Friday, June 12, 2015

Sonatas by Beethoven

No. 202 of the ongoing ITYWLTMT series of audio montages can be found in our archives at https://archive.org/details/pcast202



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Week two of our June sonata series is dedicated to Ludwig van Beethoven. Beethoven left us 32 sonatas for solo piano, but also a several sonatas for instruments with piano accompaniment, and I selected three of those.

Pianist and composer Andre Gagnon wrote many lovely pieces of music, but one comes to mind specifically when I think of works for a feature instrument with piano accompaniment – this piece is called Premier Episode, and was his way of paying tribute to the many singers he worked with, and accompanied as a pianist, especially early in his career: Claude Leveillee and Monique Leyrac are two names that come to mind. In that setting, the solo flute “stands in” for the singer, and though at one point he introduces a string orchestra into the mix, the early measures display the piano, playing chords as ornamentation to a melody.

When I think of sonatas for, say, the violin with piano accompaniment, that’s the image that I have in my mind – like a “singer”, the solo instrument is allowed to shine, sometimes relinquishing the spotlight to the accompanying piano, but sometimes taking center stage. A sonata is not unlike a song or lieder cycle – the movements aren’t so disparate that you can’t recognize that they form an homogeneous group of short pieces.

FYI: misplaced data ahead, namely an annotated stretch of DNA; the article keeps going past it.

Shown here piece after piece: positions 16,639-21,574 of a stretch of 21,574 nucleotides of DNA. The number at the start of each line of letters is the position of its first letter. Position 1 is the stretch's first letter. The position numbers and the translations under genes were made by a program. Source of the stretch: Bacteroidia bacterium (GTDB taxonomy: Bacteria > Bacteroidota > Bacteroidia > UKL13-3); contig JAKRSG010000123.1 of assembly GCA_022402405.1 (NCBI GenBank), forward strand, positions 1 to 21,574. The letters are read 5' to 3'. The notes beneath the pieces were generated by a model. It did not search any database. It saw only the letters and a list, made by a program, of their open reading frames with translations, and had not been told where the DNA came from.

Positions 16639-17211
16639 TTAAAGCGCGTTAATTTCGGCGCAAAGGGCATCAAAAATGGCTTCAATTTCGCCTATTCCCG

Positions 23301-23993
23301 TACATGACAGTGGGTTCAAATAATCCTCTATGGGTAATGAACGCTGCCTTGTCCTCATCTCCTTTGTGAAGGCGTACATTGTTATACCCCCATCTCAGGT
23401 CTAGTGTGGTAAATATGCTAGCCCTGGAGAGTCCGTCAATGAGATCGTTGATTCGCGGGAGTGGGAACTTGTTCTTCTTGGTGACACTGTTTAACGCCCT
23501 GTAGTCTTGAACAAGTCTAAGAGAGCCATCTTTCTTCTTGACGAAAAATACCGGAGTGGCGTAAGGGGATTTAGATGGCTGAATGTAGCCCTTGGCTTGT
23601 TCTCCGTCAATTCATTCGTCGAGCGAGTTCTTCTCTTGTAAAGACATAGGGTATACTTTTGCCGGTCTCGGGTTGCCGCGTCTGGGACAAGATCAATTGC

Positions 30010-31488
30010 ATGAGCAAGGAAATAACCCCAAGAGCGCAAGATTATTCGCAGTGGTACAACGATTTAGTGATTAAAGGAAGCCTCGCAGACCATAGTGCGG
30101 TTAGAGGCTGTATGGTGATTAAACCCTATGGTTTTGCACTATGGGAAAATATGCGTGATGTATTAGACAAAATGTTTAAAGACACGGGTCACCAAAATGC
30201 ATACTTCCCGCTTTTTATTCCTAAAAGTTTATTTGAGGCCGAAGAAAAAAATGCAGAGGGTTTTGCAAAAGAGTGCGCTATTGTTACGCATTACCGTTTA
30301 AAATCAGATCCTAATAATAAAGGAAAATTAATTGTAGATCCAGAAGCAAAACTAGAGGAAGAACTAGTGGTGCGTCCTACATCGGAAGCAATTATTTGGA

Let’s start with two rather familiar sonatas – the Kreutzer sonata for violin and the op. 69 cello sonata in A Major. Both are mainstays in the chamber repertoire for their respective instruments, and they are performed here by top artists in Gidon Kremer and Mstislav Rostropovich. As pianists, both Martha Argerich and Sviatoslav Richter are not too shabby either.

The first sonata of the set, the op. 17 sonata in F Major is sometimes heard for cello and piano – we offered such a setting in a post from earlier this year in our Once Upon the Internet series. The setting in the montage is the original pairing of horn and piano.


I think you will love this music too.